American cowboy culture began very differently, but evolved similarly toward its Cossack analog. In the nineteenth century, many Americans, including runaway Black slaves, sought a better life in the great plains of the West as ranchers, ranch hands, and farmers. Unlike the Cossacks, they formed few formal regional brotherhoods. But like the Cossacks, they often took up arms to protect or to raid hostile governments (Mexico) and natives; they formed temporary local volunteer groups (vigilantes and posses) to protect themselves. Their culture is no less distinctive than the Cossack culture, but it has proved even more popular and also has developed its own distinctive music, dances, festive dress, religiosity, culture of firearms, political conservatism, and strident nationalism occasionally bordering on xenophobia.

Slavery and Emancipation

Russia and America both have shameful histories of slavery. In both countries, having an excess of land and limited manpower to work it, elites turned to forced labor, which turned out to have enormous cost and inefficiency in the long run. Likewise, in both countries, slave holders doubted the humanity of their slaves. In both, slaves enriched the literature and music of their countries. Russian authors, such as Pushkin, learned both Russian language and folktales from their peasant nurses; Americans are equally indebted to African-American slaves and their descendants, who invented the banjo and popular musical styles such as jazz, ragtime, blues, and rap.

Certainly there were differences; rich Russians enslaved their fellow peasantry (serfs), while Americans imported African slaves, who differed from them culturally and racially. Another difference was that serf families were seldom separated and most remained on the land where they were born, so serfdom was perhaps less disruptive and pernicious than was U.S. slavery. However, nothing in America compares with the shockingly extensive use of convict labor in Soviet Russia in the 1930s and 1940s, when up to ten million Russians were enslaved.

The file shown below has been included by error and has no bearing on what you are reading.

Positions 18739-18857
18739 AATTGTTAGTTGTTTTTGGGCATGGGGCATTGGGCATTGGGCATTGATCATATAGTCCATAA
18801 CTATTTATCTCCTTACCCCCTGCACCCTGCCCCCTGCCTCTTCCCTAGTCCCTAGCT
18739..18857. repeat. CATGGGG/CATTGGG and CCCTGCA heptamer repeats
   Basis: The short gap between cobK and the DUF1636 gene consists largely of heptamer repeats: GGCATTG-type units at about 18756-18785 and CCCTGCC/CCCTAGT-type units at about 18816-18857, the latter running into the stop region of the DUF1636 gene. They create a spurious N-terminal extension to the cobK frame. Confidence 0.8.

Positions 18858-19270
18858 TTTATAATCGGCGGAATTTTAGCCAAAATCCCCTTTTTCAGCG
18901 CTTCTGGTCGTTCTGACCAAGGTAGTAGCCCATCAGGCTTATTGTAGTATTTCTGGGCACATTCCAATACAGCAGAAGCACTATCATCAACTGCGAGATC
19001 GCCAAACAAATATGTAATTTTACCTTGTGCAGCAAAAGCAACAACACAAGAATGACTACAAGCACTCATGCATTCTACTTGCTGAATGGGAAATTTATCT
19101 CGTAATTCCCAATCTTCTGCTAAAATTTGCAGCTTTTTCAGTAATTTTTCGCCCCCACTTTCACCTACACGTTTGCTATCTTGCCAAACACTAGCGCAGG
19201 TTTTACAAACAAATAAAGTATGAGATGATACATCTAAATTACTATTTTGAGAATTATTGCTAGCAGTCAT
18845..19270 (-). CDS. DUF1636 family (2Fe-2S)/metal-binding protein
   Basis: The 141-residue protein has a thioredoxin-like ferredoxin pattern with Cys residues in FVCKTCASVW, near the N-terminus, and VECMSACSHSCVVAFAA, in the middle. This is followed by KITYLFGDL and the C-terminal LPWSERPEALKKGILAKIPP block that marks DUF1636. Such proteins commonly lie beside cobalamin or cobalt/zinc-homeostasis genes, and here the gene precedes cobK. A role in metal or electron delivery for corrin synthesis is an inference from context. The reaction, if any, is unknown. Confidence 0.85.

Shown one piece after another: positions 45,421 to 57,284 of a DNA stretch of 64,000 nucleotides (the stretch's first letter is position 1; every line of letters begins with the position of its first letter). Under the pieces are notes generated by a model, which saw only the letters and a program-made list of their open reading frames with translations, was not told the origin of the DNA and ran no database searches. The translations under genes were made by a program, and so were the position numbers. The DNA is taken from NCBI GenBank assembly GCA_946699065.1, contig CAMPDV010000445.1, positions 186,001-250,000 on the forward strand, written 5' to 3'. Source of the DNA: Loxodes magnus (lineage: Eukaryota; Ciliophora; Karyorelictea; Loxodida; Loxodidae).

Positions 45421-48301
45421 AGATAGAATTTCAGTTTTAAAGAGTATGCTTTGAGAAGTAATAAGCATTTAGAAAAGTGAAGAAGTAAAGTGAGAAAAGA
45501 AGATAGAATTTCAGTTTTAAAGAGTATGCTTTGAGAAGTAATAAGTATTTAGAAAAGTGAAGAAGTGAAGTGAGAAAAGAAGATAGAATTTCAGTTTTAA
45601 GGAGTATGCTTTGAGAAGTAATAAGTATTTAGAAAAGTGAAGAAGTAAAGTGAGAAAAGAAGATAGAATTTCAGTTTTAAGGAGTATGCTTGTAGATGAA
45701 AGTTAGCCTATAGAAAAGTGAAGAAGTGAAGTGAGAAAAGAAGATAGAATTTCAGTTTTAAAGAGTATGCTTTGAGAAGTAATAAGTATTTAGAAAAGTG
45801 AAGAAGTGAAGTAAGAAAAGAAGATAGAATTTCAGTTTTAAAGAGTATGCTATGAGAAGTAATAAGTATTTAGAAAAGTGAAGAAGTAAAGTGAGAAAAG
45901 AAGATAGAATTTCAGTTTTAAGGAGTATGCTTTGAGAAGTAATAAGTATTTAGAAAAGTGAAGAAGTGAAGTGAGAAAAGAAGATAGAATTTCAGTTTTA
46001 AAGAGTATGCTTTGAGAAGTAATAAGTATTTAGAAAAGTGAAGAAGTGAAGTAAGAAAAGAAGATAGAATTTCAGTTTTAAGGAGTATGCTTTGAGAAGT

Russia’s history of slavery began in the mid-sixteenth century under Ivan the Terrible and his erratic, oppressive policies, heavy taxation, and endless wars. Peasants fled to Cossack bands in the borderlands beyond the reach of his agents. Ivan and his successors reacted to the ensuing labor shortage by restricting and then eliminating the age-old right of peasants to move from one noble’s lands to another’s, making them the personal property of the nobles on whose land they lived and subject to landowners’ demands for labor and crop sharing. Efforts to do away with serfdom began among the Russian intelligentsia early in the nineteenth century and reached a critical mass in the late 1850s.

America’s descent into slavery also began in the sixteenth century, with Portuguese and Spanish landowners enslaving Native Americans and Africans to work in the West Indies and Latin America. African slaves were first brought into England’s southern colonies in 1619 to work large plantations of tobacco, cotton, and sugar. By the late eighteenth century, many authors of the American Constitution saw slavery as a dangerous evil that would have to be eliminated, but plantation owners had become dependent on slave labor. They angrily resisted efforts to end it and continued to do so into the nineteenth century, when abolitionists organized societies and a network of safe houses called “the underground railroad” to help slaves escape to freedom in the northern states, where slavery was illegal.

Abolition of slavery in both countries involved several parallels. In both Russia and America, authors wrote popular fiction showing serfs and slaves as sympathetic fellow humans. In Russia, Ivan Turgenev wrote A Huntsman’s Sketches, depicting a nobleman’s encounters with variously capable and sensitive serfs whose lives are blighted by serfdom. In America, Harriot Beecher Stowe performed a similar service by writing the maudlin but wildly popular Uncle Tom’s Cabin. Stowe’s work stirred such emotion that Abraham Lincoln is said to have commented when he met her, “So this is the little lady that started the big war,” in reference to America’s bloody Civil War.

The two emancipators also had interesting similarities. Tsar Alexander II, whose father Nicholas I was one of Russia’s most tyrannical rulers, became Russia’s most liberal tsar. A remarkably sensitive and far-sighted autocrat, Alexander instituted sweeping reforms of the judiciary, the military, regional government, censorship, and serfdom. Arguing that it was better “to eliminate serfdom from above rather than risk its elimination from below,” Alexander II ended serfdom in 1861, earning the title “Tsar-emancipator.”

His government paid landowners for half of their land and gave it to the serfs, who were charged to repay the government within forty-nine years. Under Alexander II, Russia was the only major European power to ally itself with Lincoln’s Union government during the Civil War, while England and France both quietly aided the Confederacy. After emancipation, freed serfs faced problems not unlike those faced by freed Blacks. Russian’s were divided in their reaction to the reforms, and in 1881 a disgruntled radical assassinated Alexander II with a bomb. He was succeeded by his alcoholic son, Alexander III, whose reactionary policies more closely resembled those of his narrow-minded grandfather.